The unregulated use of generative AI was one of the key issues in the strikes that held up Hollywood for several months in 2023. Furthermore, game industry workers fear the use of these tools may fuel even more layoffs. The debate often gets toxic.
Why did people think Pocketpair may have used AI? The company has previously made a game called AI: Art Imposter based around generative AI. Its CEO Takuro Mizobe has posted on Twitter about how "AI has evolved to the point where it's hard to tell the difference" between real and AI-generated Pokémon.
Mizobe has also written in a blog post that all 100 of Palworld's Pals were designed by just one member of staff with one other staff member overseeing the creation of all of their 3D models and animations. These are highly ambitious tasks that would usually take a team of humans several months or more.
But while internet sleuths initially accused Pocketpair of using generative AI, these gradually turned to accusations of old-fashioned plagiarism.
'High-Risk, High-Reward' Nature of the Industry
Claims were that Pocketpair not only borrowed liberally from Pokémon designs but even copied the 3D models from recent games to trace for their monsters. Game news site VGC reported in depth on these accusations. Meanwhile, IGN published a detailed breakdown of specific Pals and the Pokémon that seem to have "inspired" them.
Mizobe has emphatically denied accusations of plagiarism, while The Pokémon Company has stated that it is investigating the situation.
It seems the creation of some of these 3D assets may have been outsourced. This is common in modern game development. But if the accusations are true, it makes it that much harder to track who is at fault. Of course, with generations having grown up with Pokémon, it's entirely possible the staff were simply drawing on their inspirations.
Regardless of whether Palworld's monster designs are simply inspired by Pokémon or deliberately ripped off, and whether they were generated by AI or by humans, the whole affair is intrinsically linked with the high-risk, high-reward nature of the game industry. It is the same industry feature that is leading to all those layoffs.
As Mizobe himself has alluded to on his blog, a game of triple-A scale is expected to have a high volume of content. (Feeling the pressure to deliver, Mizobe decided to increase his originally planned 25 monsters to 100.) It must also have high visual fidelity, and games like this take time and money to create.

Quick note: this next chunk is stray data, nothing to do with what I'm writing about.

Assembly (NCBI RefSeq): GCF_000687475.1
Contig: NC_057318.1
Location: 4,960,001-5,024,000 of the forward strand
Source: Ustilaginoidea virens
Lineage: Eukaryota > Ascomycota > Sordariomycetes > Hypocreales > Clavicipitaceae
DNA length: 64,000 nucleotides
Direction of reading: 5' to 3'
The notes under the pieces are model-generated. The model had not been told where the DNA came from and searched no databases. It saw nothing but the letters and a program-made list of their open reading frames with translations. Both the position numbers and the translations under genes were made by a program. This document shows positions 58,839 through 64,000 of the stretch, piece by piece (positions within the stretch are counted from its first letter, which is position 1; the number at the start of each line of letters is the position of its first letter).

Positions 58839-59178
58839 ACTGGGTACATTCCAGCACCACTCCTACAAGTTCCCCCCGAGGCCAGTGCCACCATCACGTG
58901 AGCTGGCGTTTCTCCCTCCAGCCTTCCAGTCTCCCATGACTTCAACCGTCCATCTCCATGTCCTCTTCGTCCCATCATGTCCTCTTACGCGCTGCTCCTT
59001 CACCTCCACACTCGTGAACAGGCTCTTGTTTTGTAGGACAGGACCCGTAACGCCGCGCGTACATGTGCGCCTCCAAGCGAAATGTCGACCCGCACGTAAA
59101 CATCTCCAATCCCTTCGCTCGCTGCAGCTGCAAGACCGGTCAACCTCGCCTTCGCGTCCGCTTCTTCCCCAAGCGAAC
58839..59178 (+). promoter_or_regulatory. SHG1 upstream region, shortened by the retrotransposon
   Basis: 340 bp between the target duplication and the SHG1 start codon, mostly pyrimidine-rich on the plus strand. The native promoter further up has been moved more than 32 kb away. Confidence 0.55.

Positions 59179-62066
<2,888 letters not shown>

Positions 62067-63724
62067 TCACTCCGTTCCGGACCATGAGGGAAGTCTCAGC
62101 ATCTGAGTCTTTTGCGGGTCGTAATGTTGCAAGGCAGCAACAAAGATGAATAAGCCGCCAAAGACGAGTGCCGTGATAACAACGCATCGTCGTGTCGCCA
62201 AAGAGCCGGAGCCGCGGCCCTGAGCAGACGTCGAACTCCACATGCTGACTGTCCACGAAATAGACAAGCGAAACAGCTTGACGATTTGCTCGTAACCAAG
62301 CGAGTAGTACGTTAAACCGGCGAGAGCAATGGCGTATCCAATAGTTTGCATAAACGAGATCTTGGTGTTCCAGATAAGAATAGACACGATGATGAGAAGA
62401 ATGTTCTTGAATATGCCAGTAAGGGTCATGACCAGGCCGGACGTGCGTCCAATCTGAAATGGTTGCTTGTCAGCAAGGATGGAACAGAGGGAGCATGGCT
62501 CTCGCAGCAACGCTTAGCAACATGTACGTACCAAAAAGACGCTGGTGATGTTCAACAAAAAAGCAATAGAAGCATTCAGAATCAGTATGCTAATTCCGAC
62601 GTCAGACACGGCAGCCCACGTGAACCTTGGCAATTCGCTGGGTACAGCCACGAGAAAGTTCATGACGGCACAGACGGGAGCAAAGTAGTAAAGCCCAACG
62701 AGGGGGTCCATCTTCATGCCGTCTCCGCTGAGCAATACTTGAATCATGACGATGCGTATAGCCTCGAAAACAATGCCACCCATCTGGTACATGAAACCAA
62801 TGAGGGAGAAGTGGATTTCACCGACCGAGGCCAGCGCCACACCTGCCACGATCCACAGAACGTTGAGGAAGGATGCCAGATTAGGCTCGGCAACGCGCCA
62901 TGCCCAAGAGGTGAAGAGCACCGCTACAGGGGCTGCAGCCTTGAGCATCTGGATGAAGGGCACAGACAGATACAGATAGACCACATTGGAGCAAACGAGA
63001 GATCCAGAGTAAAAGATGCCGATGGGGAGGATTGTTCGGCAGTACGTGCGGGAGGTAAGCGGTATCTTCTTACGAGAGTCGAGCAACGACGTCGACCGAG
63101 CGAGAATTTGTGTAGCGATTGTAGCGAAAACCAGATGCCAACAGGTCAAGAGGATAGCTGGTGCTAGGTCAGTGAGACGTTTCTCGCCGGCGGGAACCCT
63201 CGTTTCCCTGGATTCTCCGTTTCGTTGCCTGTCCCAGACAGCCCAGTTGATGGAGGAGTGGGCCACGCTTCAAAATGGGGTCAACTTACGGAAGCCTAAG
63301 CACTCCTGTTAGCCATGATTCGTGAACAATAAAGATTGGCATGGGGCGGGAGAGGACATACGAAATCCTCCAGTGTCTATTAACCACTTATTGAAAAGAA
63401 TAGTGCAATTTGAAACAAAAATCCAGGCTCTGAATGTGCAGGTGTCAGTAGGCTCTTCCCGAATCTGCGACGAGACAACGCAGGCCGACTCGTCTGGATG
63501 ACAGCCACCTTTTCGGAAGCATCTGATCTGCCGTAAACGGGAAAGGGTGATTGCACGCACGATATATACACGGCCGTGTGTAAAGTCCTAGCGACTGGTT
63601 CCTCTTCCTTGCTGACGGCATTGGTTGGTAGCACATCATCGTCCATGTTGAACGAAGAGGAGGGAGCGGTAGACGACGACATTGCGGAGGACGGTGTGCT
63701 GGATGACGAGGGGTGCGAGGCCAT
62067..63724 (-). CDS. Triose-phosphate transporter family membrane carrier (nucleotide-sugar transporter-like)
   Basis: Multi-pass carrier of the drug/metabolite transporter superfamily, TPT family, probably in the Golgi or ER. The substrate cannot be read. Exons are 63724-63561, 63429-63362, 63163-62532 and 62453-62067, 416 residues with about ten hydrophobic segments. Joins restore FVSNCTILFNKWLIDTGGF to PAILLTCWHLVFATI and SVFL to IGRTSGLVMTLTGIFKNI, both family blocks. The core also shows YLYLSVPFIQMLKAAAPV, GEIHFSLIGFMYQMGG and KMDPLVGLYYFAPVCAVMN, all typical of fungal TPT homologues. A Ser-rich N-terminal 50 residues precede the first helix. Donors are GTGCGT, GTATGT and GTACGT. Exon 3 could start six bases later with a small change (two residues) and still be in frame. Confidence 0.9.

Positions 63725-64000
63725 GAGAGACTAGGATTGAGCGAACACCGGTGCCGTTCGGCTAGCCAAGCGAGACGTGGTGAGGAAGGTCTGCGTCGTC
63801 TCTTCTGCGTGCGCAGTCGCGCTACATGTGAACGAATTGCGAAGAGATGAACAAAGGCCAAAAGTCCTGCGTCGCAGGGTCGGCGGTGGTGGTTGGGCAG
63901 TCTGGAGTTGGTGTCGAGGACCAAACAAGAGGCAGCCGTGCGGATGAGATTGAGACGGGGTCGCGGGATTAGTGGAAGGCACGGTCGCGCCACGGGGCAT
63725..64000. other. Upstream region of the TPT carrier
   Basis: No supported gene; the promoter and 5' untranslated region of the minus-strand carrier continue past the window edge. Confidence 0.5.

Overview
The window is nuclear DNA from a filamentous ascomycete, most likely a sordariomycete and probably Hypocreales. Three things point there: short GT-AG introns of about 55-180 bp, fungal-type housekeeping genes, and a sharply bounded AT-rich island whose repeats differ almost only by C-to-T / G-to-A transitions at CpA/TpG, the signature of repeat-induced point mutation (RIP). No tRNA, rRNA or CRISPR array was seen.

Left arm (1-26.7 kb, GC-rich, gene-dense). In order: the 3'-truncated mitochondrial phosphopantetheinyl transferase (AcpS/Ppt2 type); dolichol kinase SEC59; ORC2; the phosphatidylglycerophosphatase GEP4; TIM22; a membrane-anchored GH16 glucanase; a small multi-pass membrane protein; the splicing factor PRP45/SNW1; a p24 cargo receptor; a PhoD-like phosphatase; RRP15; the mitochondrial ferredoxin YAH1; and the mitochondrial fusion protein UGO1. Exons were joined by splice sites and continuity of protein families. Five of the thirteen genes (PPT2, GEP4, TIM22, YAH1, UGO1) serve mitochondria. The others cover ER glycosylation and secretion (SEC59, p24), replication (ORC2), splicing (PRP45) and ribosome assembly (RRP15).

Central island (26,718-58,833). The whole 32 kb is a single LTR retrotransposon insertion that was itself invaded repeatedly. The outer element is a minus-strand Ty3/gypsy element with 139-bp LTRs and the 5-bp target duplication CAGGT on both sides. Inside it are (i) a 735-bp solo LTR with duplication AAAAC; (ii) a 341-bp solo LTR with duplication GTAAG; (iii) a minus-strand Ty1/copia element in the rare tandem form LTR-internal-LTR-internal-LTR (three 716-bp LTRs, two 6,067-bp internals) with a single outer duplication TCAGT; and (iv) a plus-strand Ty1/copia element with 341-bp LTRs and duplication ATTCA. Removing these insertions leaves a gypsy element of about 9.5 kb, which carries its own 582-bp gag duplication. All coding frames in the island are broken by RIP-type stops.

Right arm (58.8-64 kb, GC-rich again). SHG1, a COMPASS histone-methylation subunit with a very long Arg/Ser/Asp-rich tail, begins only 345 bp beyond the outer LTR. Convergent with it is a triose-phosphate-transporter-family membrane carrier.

The Cost of Making Games
Super popular games like Fortnight and League of Legends are making money hand over fist. Yet, their developers still are laying people off. Sony's star development studio Naughty Dog spent several years creating a multiplayer spinoff from hit series The Last of Us. However, it officially wrote off the whole project when it became clear it could not meet player expectations. And so on.
The overwhelming message is that big-budget game development comes with a huge financial risk that may no longer be sustainable.
No wonder, then, that game companies are interested in tools like generative AI, which can potentially make the process faster and cheaper, bringing games to market more quickly and reducing risk. It's a necessary evil.
Also in January 2024, Square Enix admitted that it used generative AI to create a small number of assets for its upcoming game Foamstars. Presumably, it was testing the waters both in terms of technical application and audience reaction. We'll see the results when the game is released in February.
Finding Ways to Make AI Acceptable
AI is not going away, so we'll need to find ways to make it more morally acceptable. (That might be by training it on original reference material instead of copyrighted content.) But even if the copyright issues are circumvented, tons of human jobs being replaced by an algorithm is a horrific thought.
And indeed, AI will only ever be capable of creating generic, derivative output. Unless we teach AI to create things from scratch, that is. In which case humanity will face bigger existential threats than copyright fraud!
Finally, I'd point out that Palworld has innovated in its own ways. From Fortnight to Call of Duty, shooting games are the dominant genre in the West. Nevertheless, except for games like Splatoon and the Resident Evil series (at a stretch), there have been almost zero globally successful FPS or TPS games from Japan.
There were two other extremely highly rated Japanese games released in January. They are Like a Dragon: Infinite Wealth and Tekken 8. However, Palworld, a shooting-based survival game, has earned its place alongside them.
Yes, the controversy has helped. But controversy alone cannot fuel 8 million sales. Hopefully going forward, Pocketpair can focus on its obvious skill for making appealing games without needing to wear its influences quite so prominently on its sleeve.
- Predictions 2024: Another Banner Year for Videogames With More Exciting Releases
- [Gamer's World] Was 2023 the Best Year for Videogames — or the Worst?
- Predictions 2024: SoftBank Looks Like a Fintech Winner, but Its AI Bets Need Better Luck
Author: Daniel Robson